Fred,

I’m sympathetic to your message as is obvious from what I’ve written, but the core economic argument of Stutchbury is stronger and not mentioned by you – which is that we may well be already running a structural deficit. If this is the case it means the adjustment path is longer because the right thing to do is to go further into structural deficit and then change direction as recovery takes hold – all part of my idea that aiming at a surplus through the cycle makes sense.

That line about not knowing where to stop makes me laugh. “Once the possibility of a deficit world is entertained, there is no obvious limit to what could be spent.” I guess you could say the same thing about pretty much anything – including surpluses!

Somehow reminds me of Lady Bracknell suggesting that social statistics – such as the average age of marriage – were sent for our guidance.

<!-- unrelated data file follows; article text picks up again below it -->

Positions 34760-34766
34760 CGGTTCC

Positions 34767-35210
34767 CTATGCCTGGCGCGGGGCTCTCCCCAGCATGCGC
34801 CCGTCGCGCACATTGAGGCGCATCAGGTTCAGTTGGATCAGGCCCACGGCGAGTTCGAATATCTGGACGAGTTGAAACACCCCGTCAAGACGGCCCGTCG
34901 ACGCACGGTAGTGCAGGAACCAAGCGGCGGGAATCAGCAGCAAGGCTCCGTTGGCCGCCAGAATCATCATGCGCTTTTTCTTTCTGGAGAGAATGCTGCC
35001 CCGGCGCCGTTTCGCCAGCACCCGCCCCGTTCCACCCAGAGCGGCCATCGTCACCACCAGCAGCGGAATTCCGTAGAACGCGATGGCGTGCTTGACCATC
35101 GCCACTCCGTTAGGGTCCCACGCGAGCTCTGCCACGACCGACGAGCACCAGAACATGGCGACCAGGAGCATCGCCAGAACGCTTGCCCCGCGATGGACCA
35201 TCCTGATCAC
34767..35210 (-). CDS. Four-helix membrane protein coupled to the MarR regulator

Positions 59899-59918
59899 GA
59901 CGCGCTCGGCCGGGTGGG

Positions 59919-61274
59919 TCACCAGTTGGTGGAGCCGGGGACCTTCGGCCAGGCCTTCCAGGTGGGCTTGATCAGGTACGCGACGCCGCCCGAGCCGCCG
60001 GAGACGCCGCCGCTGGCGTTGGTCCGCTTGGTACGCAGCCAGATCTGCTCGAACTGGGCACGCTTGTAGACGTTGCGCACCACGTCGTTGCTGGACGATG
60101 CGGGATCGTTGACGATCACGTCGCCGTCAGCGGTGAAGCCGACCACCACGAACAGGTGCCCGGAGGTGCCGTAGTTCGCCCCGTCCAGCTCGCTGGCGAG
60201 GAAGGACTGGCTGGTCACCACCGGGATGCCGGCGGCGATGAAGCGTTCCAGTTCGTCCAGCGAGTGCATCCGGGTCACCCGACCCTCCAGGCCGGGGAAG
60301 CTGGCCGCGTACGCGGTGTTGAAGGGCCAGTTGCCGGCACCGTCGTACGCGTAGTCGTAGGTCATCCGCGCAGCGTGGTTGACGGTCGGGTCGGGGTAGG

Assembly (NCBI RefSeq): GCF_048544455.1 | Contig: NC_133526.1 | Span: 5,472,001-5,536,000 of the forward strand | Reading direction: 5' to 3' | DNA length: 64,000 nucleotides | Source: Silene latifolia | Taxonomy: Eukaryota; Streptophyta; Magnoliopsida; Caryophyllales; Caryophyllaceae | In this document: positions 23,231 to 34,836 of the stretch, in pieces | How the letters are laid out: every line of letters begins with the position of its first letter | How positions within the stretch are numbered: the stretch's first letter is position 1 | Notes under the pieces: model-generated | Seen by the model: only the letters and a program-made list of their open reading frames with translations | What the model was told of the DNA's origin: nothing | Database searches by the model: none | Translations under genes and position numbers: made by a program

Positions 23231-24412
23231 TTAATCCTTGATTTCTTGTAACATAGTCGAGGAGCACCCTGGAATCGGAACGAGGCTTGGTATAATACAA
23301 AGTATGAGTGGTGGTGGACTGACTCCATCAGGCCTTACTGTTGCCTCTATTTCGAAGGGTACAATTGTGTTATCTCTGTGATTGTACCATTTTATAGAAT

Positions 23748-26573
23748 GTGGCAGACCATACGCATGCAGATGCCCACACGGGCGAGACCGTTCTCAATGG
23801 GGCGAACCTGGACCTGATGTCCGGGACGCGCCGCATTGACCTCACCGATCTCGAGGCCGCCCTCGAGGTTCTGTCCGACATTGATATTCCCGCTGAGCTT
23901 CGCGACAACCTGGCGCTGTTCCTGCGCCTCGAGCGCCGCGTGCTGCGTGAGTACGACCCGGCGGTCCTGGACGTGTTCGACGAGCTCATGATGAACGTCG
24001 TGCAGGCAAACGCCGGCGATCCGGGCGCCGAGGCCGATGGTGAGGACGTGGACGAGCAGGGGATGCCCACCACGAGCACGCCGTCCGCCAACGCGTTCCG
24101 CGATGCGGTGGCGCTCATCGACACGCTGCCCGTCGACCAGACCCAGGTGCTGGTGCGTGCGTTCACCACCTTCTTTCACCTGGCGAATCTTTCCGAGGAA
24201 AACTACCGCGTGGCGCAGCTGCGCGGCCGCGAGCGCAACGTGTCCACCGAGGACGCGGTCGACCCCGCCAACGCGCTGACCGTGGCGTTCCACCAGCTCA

NPOV
NPOV
13 years ago

Tel, re Ireland, there’s no denying it demonstrates that tax cuts and reductions in government spending can lead to impressive economic growth, but Ireland’s economy in the late 80’s before the boom started is very different to Australia’s today – indeed, it’s only after 15 years of growth+tax cuts+spending cutbacks that Ireland is now a quite similar economy to Australia. You could just as well point to China and suggest that to achieve growth rates of 10% per annum you need a command economy (Heritage rates China as having a mere 50% business freedom, 30% investment freedom, 30% financial freedom, and notes that “The state still guides and directs much economic activity”).

derrida derider
derrida derider
13 years ago

Having a balanced budget over the course of the business cycle sounds moderate and reasonable. It’s a pity that there is absolutely no theoretic backing for it.

Surely as long as your population is growing you should be running some structural deficit because a component of your spending is investment to meet that growth, not current consumption. That investment should be paid for by its beneficiaries – future Australians.

Tel_
Tel_
13 years ago

You could just as well point to China and suggest that to achieve growth rates of 10% per annum you need a command economy (Heritage rates China as having a mere 50% business freedom, 30% investment freedom, 30% financial freedom, and notes that The state still guides and directs much economic activity).